212. Memorandum From Robert Hormats of the National Security Council Staff to the President’s Deputy Assistant for National Security Affairs (Scowcroft)1


  • Eberle’s Request for Guidance on the Jackson Amendment

Eberle’s memo (Tab A)2 requests guidance from you, HAK, Haig, and Timmons on dealing with the Jackson Amendment. Mansfield, Long, Mills and Albert have agreed to try to move the Trade Reform Act through the Senate and hopefully enact it into law before October 12. To meet this schedule, they want to have a penultimate draft for circulation to Finance Committee members by early next week, which means the Jackson Amendment issues need to be resolved by the end of this week.

There are two issues:

  • —Will HAK/Sonnenfeldt continue to negotiate with Jackson,3 or should Eberle be delegated to do so?4
  • —Should the Administration acquiesce to Jackson’s proposal5—that every year a positive vote of both Houses is required to permit MFN to continue—or should it hold out for a provision which would allow MFN to continue unless either House votes that it should not?

Eberle feels strongly that a deal needs to be made as soon as possible. He would like to have HAK, or Sonnenfeldt, take the lead if they can devote sufficient time this week to bring this issue to a conclusion. Eberle is concerned that a delay might mean loss of recent momentum and cause the many Senators now committed to a compromise on the Amendment and to support of the Bill to lose interest. If HAK or Sonnenfeldt [Page 756] cannot devote the time and energy to push this through, Eberle would like to be authorized to do so.

Substantively, HAK and Jackson have apparently agreed on the substance and form of the exchange of letters, on the twelve month waiver of the Jackson Amendment, and on inclusion of some of the language contained in the letters (but no reference to the letters) in the Committee Report. They disagree on whether withdrawal of MFN should take place only upon a negative vote of either House or (as Jackson proposes) automatically after a year unless a concurrent resolution is passed in favor of continuation of MFN. According to Eberle, Jackson believes that the President indicated he could accept his proposal provided that the vote was expedited. Your notes,6 however, reveal no evidence to substantiate Jackson’s belief; although at one point (page 4) the President repeated his understanding of (not agreement with) Jackson’s proposal.7 The President was obviously concerned with the issue of a delayed vote (which would mean that MFN would lapse as the result of Congressional inaction) and with the enormous uncertainties for U.S. business and the Soviets in a procedure whereby Congress could, in effect, veto continuation of MFN by simply refusing to act. These concerns can be the basis for a strong argument to get Jackson to compromise on this issue. Nor will such a compromise weaken the hand of Congress; if the case against the Soviets is strong, it should not be difficult to produce a majority vote against continuation of MFN.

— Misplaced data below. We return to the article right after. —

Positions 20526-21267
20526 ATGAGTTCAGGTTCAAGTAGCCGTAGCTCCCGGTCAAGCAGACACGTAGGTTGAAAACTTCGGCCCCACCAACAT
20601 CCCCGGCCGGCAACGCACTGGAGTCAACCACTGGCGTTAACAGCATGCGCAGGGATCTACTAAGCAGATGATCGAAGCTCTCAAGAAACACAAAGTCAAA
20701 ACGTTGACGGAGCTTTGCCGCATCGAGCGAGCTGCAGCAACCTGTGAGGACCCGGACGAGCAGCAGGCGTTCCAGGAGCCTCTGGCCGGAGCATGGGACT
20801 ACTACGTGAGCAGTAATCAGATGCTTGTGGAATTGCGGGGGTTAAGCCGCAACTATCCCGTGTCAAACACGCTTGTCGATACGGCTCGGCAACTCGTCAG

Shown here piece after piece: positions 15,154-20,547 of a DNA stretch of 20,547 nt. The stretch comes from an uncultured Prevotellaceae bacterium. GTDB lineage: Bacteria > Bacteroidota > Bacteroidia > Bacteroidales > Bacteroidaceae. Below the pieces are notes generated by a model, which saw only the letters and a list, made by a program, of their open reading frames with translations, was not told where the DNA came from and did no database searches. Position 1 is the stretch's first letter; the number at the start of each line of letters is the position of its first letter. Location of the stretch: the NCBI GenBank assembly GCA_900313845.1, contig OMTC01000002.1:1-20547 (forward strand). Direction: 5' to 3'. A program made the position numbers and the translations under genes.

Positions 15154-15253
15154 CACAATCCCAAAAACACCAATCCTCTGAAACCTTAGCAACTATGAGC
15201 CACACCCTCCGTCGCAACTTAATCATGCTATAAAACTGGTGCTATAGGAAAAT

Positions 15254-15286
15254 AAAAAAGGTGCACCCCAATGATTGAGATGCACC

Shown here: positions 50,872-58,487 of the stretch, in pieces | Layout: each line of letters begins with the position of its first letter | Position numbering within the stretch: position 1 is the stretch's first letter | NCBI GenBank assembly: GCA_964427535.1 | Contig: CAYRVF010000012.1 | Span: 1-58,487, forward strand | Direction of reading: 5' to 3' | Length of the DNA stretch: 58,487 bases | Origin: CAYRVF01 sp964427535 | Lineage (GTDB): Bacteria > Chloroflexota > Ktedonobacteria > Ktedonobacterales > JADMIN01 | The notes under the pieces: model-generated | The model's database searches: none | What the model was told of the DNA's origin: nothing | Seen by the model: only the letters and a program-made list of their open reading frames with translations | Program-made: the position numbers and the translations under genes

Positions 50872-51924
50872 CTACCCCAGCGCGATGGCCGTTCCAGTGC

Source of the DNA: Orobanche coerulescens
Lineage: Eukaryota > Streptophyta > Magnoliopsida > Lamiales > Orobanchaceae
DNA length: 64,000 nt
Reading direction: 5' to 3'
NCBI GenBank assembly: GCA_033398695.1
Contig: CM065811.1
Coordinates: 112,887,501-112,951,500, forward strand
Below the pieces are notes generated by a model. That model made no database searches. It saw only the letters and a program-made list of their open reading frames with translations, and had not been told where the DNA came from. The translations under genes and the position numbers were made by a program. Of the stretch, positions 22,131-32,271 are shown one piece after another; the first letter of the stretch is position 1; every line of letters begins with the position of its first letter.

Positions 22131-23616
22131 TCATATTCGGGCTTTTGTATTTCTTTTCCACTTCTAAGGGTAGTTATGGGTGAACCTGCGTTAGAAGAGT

That you indicate to HAK the importance of reaching accommodation with Jackson as soon as possible, or suggest that he delegate Sonnenfeldt or Eberle authority to promptly pursue this to a conclusion this week or early next week.
That you reinforce to HAK and other recipients of this memo the dangers of Jackson’s proposals requiring a yearly vote to continue MFN.8
  1. Source: Ford Library, National Security Adviser, Presidential Files of NSC Logged Documents, Box 51, NSC “NS” Originals File, 7404004—Eberle’s Request for Guidance on Jackson Amendment. Secret. Sent for action.
  2. Tab A, attached but not printed, is a September 9 memorandum from Eberle to Kissinger, Haig, Scowcroft, and Timmons that reads: “The time is getting short to pull together all parts of the trade bill, including Title IV, as the Senate Finance Committee is winding up its work on the bill and could conceivably finish this week. Therefore, it seems to me the time has come for me to pick up all parts of the bill and try to resolve them this week.” Eberle also attached an outline of the issues that had and had not been resolved.
  3. Scowcroft wrote “Yes” next to the sentence up to this point.
  4. Scowcroft underlined the remainder of this sentence (“Eberle be delegated to do so?”) and wrote “No” next to it.
  5. Scowcroft wrote “No” next to the sentence up to this point.
  6. Apparently a reference to Document 211.
  7. Apparently a reference to the President’s statement on page 4 of the memorandum of conversation (Document 211): “Let’s see, I make a 12-month report and ask for an extension. Congress approves by a majority vote. How do we avoid a bottle-up?”
  8. Scowcroft wrote “Done” and his initials at the end of this memorandum.